“New Art of Argentina”. Instituto Di Tella, 1964. Buenos Aires

“Buenos Aires 64”. Pepsi-Cola Exhibition Gallery, 1964. Nueva York

“Premio Nacional e Internacional Instituto Torcuato Di Tella 1965”. Instituto Di Tella, 1965. Buenos Aires

“Luis Felipe Noé. Paintings”. Galería Bonino, 1966. Nueva York

“Beyond Geometry”. Instituto Di Tella, 1968. Buenos Aires

“Materiales, nuevas técnicas, nuevas expresiones”. Museo Nacional de Bellas Artes, 1968. Buenos Aires. Text by Basilio Uribe

Tiped Text. New York, 1968; reproduced in Cippolini, Rafael (ed.). Manifiestos argentinos. Políticas de lo visual 1900-2000. Buenos Aires: Adriana Hidalgo, 2003

“New Art of Argentina”. Buenos Aires: Instituto Di Tella, 1964
Jan Van der Marck / Jorge Romero Brest

Organized by the Torcuato Di Tella Institute, this exhibition took place at Minneapolis’ Walker Art Center, on 1964. The exhibition was also shown at Ohio’s Akron Art Institute, Atlanta Art Association and Austin’s University of Texas’ Art Museum.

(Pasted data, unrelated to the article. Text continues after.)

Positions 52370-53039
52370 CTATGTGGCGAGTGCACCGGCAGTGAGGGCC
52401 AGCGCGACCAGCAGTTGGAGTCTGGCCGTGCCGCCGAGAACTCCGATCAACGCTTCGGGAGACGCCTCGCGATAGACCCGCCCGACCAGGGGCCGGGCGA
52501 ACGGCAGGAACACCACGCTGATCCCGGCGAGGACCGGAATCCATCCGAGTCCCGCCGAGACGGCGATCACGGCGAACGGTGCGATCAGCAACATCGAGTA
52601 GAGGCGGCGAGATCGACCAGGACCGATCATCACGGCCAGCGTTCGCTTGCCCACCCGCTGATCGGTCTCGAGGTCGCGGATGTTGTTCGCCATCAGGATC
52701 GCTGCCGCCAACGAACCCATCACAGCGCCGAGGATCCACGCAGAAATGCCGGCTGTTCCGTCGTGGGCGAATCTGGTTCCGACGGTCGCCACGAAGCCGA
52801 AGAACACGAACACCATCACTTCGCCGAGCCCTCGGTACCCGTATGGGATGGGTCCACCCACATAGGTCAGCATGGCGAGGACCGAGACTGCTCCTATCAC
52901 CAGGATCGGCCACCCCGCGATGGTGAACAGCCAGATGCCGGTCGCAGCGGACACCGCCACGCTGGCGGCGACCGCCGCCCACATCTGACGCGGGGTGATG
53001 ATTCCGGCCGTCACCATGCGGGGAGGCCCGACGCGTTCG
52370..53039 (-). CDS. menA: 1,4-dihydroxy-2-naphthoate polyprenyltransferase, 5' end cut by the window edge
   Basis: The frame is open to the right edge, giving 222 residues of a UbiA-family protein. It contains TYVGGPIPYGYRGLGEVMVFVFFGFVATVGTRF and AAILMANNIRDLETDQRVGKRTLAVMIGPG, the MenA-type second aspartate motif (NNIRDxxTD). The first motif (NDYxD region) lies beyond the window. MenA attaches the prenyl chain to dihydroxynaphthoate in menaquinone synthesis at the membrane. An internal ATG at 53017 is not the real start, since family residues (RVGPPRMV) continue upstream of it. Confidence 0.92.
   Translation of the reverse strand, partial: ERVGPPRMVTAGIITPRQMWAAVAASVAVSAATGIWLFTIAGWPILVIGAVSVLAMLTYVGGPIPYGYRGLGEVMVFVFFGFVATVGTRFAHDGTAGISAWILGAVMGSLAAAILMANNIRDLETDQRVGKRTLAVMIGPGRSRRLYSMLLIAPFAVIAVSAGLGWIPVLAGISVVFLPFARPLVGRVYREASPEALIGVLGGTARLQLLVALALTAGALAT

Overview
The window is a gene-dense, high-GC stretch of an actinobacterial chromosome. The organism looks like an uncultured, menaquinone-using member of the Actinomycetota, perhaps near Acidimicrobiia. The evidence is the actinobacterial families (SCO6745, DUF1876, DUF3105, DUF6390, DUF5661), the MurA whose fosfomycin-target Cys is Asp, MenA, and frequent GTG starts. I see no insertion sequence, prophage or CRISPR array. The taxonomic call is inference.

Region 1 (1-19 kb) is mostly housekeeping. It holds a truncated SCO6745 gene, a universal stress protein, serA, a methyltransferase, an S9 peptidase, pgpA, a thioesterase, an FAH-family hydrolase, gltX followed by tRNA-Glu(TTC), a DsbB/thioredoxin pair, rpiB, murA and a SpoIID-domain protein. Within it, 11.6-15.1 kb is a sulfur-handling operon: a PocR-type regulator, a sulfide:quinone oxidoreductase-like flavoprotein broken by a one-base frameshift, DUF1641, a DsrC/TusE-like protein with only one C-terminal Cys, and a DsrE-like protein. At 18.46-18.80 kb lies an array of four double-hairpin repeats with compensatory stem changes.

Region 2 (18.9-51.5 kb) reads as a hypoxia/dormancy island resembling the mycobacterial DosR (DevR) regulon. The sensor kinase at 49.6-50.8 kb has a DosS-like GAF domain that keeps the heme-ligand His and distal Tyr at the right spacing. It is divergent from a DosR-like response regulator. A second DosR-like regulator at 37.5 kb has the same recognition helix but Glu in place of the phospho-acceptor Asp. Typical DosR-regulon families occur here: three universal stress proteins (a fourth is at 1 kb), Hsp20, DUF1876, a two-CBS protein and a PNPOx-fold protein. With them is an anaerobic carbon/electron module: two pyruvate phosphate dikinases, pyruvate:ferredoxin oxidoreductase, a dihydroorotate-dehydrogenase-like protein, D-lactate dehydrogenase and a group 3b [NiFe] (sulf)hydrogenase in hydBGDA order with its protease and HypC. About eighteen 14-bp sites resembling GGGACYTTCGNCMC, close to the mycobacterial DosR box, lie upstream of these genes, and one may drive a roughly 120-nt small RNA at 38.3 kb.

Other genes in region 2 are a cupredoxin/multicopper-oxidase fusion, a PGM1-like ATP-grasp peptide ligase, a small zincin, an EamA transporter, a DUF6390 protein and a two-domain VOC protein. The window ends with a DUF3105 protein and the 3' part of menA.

In making selections and proposing groupings for this exhibition “New Art of Argentina,” our objective was to present museum visitors in the United States with the most viable and stimulating aspects of current Argentine art.  The foreign eye, by necessity, chooses works that show a relationship to the international idiom of contemporary art.  In this respect Argentina, perhaps more than any other Latin American country, is highly susceptible to the winds of change and innovation.  Artists in Argentina not only assimilate ideas and impulses from abroad, but have taken an active role in the promulgation and expansion of their own ideas.  Their part in new directions and movements has been recognized by the international art world.